MotorMartin has been thoroughly enjoying himself counting down the different models of Golf as they have continued to move inexorably towards the very latest design (classic?) which is soon to be revealed to the World. All of which brings us up to 1997, when the Golf MkIV was created under the direction of the Volkswagen Group Head of Design Hartmut Warkuß (1993 to 2003). Volkswagen have shared with MotorMartin, that the fourth generation is considered a style icon – particularly because of its graphic clarity and fundamental C-pillar series design forming a bridge to the 1974 Golf MkI. However, the Golf MkIV was not only pioneering in terms of its looks, it was groundbreaking in its engineering as well.
Volkswagen say that they achieved a totally new standard of quality in this particular market segment with this car and thus became the first manufacturer to overcome vehicle class boundaries, quite a boast. With the debut of Electronic Stability Control (ESC) in the Golf (1998), the car continued to democratise safety. By 2003, 4.99 million units of the Golf MkIV, including all of its derivatives, had been produced which is certainly impressive and further confirmation of the Golf’s truly classless appeal.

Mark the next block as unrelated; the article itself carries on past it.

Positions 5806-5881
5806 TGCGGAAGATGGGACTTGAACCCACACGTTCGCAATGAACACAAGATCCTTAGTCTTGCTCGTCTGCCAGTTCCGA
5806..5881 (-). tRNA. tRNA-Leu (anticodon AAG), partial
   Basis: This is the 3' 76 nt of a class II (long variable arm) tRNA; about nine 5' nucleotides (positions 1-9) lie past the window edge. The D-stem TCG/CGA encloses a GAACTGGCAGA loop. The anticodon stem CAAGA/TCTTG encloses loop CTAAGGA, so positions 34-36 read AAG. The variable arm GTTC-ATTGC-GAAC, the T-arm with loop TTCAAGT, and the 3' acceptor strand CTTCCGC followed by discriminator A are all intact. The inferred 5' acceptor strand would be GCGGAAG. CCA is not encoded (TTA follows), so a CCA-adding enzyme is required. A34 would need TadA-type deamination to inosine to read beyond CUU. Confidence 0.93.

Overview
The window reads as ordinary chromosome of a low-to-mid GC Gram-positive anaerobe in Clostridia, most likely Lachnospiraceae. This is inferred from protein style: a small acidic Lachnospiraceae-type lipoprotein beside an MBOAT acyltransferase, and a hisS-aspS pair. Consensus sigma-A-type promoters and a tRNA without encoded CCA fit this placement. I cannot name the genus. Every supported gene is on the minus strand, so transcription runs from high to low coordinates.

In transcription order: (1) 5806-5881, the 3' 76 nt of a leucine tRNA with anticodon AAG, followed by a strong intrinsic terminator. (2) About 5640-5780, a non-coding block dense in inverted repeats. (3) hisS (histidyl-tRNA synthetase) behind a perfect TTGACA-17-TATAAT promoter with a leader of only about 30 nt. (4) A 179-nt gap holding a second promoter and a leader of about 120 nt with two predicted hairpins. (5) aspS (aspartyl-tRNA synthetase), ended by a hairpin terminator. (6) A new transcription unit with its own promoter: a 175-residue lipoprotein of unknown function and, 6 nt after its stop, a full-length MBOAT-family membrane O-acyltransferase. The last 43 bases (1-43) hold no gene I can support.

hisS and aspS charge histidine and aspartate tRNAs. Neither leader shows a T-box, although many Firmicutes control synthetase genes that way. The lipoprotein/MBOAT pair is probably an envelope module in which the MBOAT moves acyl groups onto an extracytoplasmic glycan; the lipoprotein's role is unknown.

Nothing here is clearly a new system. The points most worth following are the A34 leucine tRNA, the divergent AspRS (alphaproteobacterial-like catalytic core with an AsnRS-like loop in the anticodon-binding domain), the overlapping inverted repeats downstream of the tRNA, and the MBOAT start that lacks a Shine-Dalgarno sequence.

For those of you that can’t, or refuse to remember 1997, MotorMartin will fill you in with a few details. This was the year that Robbie Williams was transformed from a teen idol into a worldwide star with the song and slogan “Let me entertain you”; Kate Winslet and Leonardo DiCaprio wrote film history with the US premiere of “Titanic”; and Volkswagen presented the fourth generation of the Golf – in terms of design, the purest and clearest yet.
Hartmut Warkuß informed MotorMartin that, “the Golf is a monument. A car that seamlessly followed in the footsteps of the globally successful Beetle. It made good sense to reinforce the company strategy in an evolutionary rather than revolutionary way. It is important to demonstrate a high degree of continuity.” And that’s exactly what Warkuß did with the fourth Golf.
However, rather surprisingly in MotorMartin’s opinion, nothing was copied from the Golf MkIII. On the contrary, not a single body panel of the entirely redesigned new Golf generation was taken over from its predecessor. The front window is flatter, the rear window is steeper, the roof extends even further back. Even Giorgio Giugiaro, creator of the first Golf design back in 1974, expressed his admiration for the new car: “The genetic material of the Golf is still evident in its fourth generation.”
The fourth generation Volkswagen Golf, further cemented this incredible car in the hearts and minds of a generation and for that, we really all must be grateful.
Where will you go?